Ottolenghi: The Cookbook - Yotam Ottolenghi, Sami Tamimi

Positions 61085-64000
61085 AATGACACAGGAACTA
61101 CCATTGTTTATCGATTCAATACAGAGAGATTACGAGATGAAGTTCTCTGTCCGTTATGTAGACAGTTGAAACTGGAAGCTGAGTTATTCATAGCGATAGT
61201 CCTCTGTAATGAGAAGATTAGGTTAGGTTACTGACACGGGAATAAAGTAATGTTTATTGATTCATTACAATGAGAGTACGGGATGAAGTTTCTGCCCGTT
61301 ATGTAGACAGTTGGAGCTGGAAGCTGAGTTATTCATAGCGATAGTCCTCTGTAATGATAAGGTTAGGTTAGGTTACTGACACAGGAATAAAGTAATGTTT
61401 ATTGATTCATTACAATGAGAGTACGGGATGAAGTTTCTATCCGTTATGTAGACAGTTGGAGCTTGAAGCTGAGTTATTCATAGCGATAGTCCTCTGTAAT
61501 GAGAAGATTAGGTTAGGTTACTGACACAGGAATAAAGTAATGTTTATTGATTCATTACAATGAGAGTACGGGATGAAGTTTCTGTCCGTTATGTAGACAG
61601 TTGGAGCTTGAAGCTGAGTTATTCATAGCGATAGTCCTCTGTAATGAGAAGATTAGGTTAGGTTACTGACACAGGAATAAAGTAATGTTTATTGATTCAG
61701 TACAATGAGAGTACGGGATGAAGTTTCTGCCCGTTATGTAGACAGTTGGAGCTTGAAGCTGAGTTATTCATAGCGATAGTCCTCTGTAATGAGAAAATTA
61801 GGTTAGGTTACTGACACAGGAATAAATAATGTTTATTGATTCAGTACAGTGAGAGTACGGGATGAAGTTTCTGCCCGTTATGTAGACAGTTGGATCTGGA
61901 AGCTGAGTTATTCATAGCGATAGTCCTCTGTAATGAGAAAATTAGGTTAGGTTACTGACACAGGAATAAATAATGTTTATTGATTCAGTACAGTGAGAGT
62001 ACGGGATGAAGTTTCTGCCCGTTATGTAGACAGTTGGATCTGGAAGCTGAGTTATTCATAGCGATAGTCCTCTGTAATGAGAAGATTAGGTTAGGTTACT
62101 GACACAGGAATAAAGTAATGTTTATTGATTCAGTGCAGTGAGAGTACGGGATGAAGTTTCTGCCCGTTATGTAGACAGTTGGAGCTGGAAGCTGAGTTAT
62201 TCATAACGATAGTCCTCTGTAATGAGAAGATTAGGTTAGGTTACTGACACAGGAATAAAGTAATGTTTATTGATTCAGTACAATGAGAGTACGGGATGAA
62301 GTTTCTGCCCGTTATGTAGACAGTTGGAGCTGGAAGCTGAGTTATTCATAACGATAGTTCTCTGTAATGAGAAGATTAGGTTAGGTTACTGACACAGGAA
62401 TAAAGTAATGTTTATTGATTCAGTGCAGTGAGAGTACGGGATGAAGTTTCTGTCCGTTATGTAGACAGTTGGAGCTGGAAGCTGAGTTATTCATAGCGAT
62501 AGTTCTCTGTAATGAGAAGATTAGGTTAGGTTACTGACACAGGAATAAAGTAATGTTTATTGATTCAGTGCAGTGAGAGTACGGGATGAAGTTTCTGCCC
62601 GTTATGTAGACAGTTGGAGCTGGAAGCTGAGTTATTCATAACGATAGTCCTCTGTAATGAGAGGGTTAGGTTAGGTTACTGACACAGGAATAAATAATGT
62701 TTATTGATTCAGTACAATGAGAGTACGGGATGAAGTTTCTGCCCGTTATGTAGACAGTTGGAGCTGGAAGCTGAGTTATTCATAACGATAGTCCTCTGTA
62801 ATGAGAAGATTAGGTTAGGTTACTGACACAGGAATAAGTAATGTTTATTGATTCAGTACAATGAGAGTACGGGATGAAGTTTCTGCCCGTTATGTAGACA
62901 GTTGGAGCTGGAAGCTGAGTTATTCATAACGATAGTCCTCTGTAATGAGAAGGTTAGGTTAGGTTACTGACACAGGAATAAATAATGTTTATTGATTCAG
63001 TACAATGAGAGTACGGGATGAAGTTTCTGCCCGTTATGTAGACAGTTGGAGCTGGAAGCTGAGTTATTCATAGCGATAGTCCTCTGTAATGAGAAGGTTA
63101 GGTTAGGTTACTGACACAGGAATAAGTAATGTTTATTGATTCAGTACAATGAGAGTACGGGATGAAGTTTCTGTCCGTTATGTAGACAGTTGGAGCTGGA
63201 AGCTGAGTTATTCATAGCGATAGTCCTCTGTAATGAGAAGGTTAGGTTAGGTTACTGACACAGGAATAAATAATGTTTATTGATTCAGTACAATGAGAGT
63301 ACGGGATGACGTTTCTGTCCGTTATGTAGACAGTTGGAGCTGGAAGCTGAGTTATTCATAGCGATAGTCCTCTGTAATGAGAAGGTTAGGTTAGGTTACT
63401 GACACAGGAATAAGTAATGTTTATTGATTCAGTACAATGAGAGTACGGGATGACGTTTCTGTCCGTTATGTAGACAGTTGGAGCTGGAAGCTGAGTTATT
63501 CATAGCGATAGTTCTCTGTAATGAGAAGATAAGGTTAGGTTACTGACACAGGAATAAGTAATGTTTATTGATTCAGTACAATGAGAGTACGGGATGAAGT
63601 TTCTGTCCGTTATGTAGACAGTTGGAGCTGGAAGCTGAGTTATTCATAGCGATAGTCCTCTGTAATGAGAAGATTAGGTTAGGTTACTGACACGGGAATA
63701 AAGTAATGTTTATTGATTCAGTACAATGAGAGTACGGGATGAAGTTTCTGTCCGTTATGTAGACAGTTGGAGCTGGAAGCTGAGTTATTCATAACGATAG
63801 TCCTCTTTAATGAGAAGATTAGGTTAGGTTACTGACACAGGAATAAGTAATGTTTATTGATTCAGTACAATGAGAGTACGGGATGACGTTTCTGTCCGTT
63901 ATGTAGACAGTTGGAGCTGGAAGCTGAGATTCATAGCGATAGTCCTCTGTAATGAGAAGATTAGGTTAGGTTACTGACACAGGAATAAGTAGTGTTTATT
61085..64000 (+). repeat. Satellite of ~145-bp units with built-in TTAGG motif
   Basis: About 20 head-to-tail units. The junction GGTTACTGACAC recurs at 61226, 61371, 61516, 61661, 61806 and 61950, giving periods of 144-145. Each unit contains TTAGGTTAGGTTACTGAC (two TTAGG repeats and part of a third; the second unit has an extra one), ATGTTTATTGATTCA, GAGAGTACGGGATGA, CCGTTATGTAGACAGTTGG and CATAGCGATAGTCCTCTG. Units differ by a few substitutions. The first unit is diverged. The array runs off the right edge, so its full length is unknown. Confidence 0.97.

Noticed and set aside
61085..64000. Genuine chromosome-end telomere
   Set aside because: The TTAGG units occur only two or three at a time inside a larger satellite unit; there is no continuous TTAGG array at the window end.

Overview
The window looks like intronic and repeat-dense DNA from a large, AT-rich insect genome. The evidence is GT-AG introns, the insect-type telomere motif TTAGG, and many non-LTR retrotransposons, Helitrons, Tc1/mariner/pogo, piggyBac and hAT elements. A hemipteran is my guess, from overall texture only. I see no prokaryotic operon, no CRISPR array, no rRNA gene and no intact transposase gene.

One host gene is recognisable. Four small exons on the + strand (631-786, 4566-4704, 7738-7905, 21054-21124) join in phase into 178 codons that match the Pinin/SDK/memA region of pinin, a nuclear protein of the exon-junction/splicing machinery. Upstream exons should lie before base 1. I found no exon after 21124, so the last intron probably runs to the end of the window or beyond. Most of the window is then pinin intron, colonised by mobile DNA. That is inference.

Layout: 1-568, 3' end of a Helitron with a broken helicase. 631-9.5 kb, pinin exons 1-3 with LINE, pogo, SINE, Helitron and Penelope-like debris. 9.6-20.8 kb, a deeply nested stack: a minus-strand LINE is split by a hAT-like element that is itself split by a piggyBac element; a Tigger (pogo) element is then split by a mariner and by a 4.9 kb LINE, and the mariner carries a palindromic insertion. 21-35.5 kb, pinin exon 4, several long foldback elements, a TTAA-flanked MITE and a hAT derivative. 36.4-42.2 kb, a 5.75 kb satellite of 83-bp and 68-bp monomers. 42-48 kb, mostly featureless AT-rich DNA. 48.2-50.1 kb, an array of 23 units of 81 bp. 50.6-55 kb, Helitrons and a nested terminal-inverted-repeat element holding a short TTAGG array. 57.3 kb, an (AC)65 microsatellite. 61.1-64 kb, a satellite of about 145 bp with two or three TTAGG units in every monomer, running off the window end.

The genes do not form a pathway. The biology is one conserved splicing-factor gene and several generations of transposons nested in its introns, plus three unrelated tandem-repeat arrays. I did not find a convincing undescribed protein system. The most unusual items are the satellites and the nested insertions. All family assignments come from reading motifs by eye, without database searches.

Yotam Ottolenghi has done it again. Or more precisely he already did it, again. Written six years before his blockbuster, Jerusalem, but only now released in the U.S., Ottolenghi (Ten Speed, $35) presents a collection of well-tested and well-loved recipes from the chef’s eponymous London restaurants. This is a very different cookbook from Jerusalem; where that one was a document of social history and exploration, Ottolenghi offers approachable, weeknight cooking. It’s less complex but also a lot less daunting. The ingredients are more familiar, but it offers the same focus on freshness and unexpected flavor connections that thrilled home cooks in Jerusalem. And while there’s an illuminating section on the baked goods that his restaurants are famous for, the stars in Ottolenghi’s repertoire will always be the vegetables. His combinations are the best in the business, and he usually adheres to a happy trinity, with a main ingredient and two surprising counterpoints: baked okra with tomatoes and ginger, cucumber and poppy seed salad, crushed new potatoes with horseradish and sorrel.